© McGraw Hill Companies, Inc., 2000 Techniques for Global Money Management Centralized Depositories Need cash reserves to service accounts and insuring against negative cash flows. Should each subsidiary hold its own cash balance? By pooling, firm can deposit larger cash amounts and earn higher interest rates. If located in a major financial center can get information on good investment opportunities. Can reduce the total size of cash pool and invest larger reserves in higher paying, long term, instruments. 20-20
© McGraw Hill Companies, Inc., 2000 Centralized Depositories Day-to-Day Cash Needs (A) One Standard Deviation (B) Required Cash Balance (A+3xB) Spain $10 $1 $13 Italy $ 6 $2 $12 Germany $12 $3 $21 Total $28 $6 $46 20-21
© McGraw Hill Companies, Inc., 2000 Techniques for Global Money Management Multilateral Netting Ability to reduce transaction costs. Bilateral netting. Multilateral netting - simply extending the bilateral concept to multiple subsidiaries within an international business. 20-22
© McGraw Hill Companies, Inc., 2000 Cash Flows before Multilateral Netting German Subsidiary French Subsidiary Italian Subsidiary Spanish Subsidiary $4 Million $1 Million $3 Million $2 Million $5 Million$3 Million$4 Million$5 Million $2 Million $5 Million $6 Million $3 Million Figure 20.2a 20-23
© McGraw Hill Companies, Inc., 2000 Calculation of Net Receipts ( $ Million) Paying Subsidiary Receiving Subsidiary Germany France Spain Italy Total Receipts Net Receipts* (payments) Germany - $3 $4 $5 $12 ($3) France $4 - 2 3 9 (2) Spain 5 3 - 1 9 1 Italy 6 5 2 - 13 4 Total payments $15 $11 $8 $9 Net receipts = Total payments - total receipts Figure 20.2b 20-24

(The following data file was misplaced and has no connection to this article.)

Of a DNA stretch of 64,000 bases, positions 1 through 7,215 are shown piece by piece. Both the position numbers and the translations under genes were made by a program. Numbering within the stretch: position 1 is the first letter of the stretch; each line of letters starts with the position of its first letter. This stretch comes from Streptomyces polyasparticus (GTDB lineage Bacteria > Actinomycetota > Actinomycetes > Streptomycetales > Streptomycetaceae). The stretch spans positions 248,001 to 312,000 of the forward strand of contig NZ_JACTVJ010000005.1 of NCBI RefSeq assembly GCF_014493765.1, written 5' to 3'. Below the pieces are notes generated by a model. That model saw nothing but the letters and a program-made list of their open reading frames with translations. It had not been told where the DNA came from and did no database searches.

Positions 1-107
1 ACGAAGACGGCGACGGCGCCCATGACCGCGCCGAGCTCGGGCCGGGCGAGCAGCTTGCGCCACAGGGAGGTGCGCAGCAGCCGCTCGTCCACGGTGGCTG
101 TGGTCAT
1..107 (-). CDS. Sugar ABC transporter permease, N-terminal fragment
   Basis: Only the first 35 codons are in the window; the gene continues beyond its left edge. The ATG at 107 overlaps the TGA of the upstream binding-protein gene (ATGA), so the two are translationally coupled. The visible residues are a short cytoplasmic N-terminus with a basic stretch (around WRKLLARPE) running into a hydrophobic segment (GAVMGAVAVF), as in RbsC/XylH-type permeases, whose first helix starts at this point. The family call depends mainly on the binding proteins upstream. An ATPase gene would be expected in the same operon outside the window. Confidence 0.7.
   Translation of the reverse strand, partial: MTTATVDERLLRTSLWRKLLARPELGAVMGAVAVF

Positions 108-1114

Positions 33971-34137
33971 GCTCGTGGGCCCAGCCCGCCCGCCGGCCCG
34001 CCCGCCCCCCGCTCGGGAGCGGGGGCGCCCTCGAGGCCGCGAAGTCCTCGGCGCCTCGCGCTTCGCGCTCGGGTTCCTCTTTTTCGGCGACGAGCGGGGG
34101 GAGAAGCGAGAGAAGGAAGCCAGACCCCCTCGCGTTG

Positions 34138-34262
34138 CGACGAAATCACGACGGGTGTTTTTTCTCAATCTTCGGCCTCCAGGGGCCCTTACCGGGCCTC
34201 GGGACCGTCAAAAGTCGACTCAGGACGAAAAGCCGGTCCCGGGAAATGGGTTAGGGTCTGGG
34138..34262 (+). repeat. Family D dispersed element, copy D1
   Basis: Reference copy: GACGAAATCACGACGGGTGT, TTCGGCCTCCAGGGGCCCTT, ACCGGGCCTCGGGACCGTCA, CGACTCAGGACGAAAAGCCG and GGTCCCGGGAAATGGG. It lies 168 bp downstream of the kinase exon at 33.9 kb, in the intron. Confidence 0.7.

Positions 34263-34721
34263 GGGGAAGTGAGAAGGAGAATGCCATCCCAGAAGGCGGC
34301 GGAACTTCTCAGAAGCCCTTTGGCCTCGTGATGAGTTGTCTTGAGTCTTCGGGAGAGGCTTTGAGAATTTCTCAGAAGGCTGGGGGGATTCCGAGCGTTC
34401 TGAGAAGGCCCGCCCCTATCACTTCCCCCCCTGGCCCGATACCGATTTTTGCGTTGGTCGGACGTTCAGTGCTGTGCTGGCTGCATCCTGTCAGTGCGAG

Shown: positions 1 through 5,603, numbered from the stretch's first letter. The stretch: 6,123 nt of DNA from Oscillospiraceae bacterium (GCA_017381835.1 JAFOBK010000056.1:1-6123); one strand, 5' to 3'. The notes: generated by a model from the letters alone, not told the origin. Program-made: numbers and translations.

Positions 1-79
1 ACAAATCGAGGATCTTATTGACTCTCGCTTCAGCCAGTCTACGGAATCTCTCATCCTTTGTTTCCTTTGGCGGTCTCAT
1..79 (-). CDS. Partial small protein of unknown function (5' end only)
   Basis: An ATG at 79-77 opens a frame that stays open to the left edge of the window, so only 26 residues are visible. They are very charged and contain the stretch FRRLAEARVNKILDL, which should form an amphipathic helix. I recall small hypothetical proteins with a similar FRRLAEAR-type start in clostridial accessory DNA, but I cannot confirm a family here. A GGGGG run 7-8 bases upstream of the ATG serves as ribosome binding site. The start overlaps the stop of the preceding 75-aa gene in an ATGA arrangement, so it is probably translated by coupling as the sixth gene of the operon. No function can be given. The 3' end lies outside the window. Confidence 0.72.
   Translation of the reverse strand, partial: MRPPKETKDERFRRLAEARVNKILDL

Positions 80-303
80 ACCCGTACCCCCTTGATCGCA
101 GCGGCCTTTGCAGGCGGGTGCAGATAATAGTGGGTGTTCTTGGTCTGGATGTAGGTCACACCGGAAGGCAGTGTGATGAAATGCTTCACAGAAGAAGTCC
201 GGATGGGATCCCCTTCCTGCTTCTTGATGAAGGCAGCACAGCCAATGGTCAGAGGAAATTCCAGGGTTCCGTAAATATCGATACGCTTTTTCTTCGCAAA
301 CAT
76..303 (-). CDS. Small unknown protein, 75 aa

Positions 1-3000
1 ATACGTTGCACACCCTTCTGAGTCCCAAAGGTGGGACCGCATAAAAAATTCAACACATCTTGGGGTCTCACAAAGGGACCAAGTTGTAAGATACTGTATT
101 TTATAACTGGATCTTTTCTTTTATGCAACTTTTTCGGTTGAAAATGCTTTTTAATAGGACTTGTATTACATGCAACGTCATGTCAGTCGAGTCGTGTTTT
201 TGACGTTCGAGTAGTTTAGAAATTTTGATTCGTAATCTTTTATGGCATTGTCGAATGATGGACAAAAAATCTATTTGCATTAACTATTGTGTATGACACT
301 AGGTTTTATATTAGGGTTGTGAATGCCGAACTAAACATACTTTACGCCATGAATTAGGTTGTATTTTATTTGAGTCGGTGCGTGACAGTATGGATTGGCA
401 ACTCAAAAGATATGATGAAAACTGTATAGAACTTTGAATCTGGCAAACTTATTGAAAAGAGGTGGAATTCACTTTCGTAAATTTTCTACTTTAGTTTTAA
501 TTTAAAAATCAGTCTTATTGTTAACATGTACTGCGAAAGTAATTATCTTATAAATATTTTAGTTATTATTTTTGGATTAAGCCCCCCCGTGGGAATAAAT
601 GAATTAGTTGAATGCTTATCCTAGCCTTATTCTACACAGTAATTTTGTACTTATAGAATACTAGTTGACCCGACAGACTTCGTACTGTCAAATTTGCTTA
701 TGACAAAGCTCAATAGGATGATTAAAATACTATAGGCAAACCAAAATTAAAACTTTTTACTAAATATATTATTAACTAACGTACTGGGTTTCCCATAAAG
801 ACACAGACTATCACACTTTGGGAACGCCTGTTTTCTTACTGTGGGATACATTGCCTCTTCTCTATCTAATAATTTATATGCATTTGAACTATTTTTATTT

© McGraw Hill Companies, Inc., 2000 Cash Flows after Multilateral Netting German Subsidiary French Subsidiary Spanish Subsidiary Italian Subsidiary Pays $1 Million Pays $3 Million Pays $1 Million Figure 20.2c 20-25
© McGraw Hill Companies, Inc., 2000 Managing Foreign Exchange Risk Risk that future changes in a country’s exchange rate will hurt the firm. Transaction exposure:extent income from transactions is affected by currency fluctuations. Translation exposure:impact of currency exchange rates on consolidated results and balance sheet. Economic exposure:effect of changing exchange rates over future prices, sales and costs. 20-26
© McGraw Hill Companies, Inc., 2000 Strategies for Reducing Foreign Exchange Risk (a) Primarily protect short-term cash flows. Reducing transaction and translation exposure: Buying forward and currency swaps. Lead strategy:collecting receivables early when currency devaluation is anticipated and paying early when currency may appreciate. Lag strategy:delaying receivable collection when anticipating currency appreciation and delaying payables when currency depreciation is expected. 20-27
© McGraw Hill Companies, Inc., 2000 Strategies for Reducing Foreign Exchange Risk (b) Reducing economic exposure: Key is to distribute productive assets to various locations so firm is not severely affected by exchange rate changes. Manufacturing Facility Dispersal 20-28
© McGraw Hill Companies, Inc., 2000 Managing Foreign Exchange Exposure No agreement as to how, but commonality of approach does exist: Central control of exposure. Distinguish between transaction/translation exposure and economic exposure. Forecast future exchange rate movements. Good reporting systems to monitor firm’s exposure to exchange rate changes. Produce monthly foreign exchange exposure reports. 20-29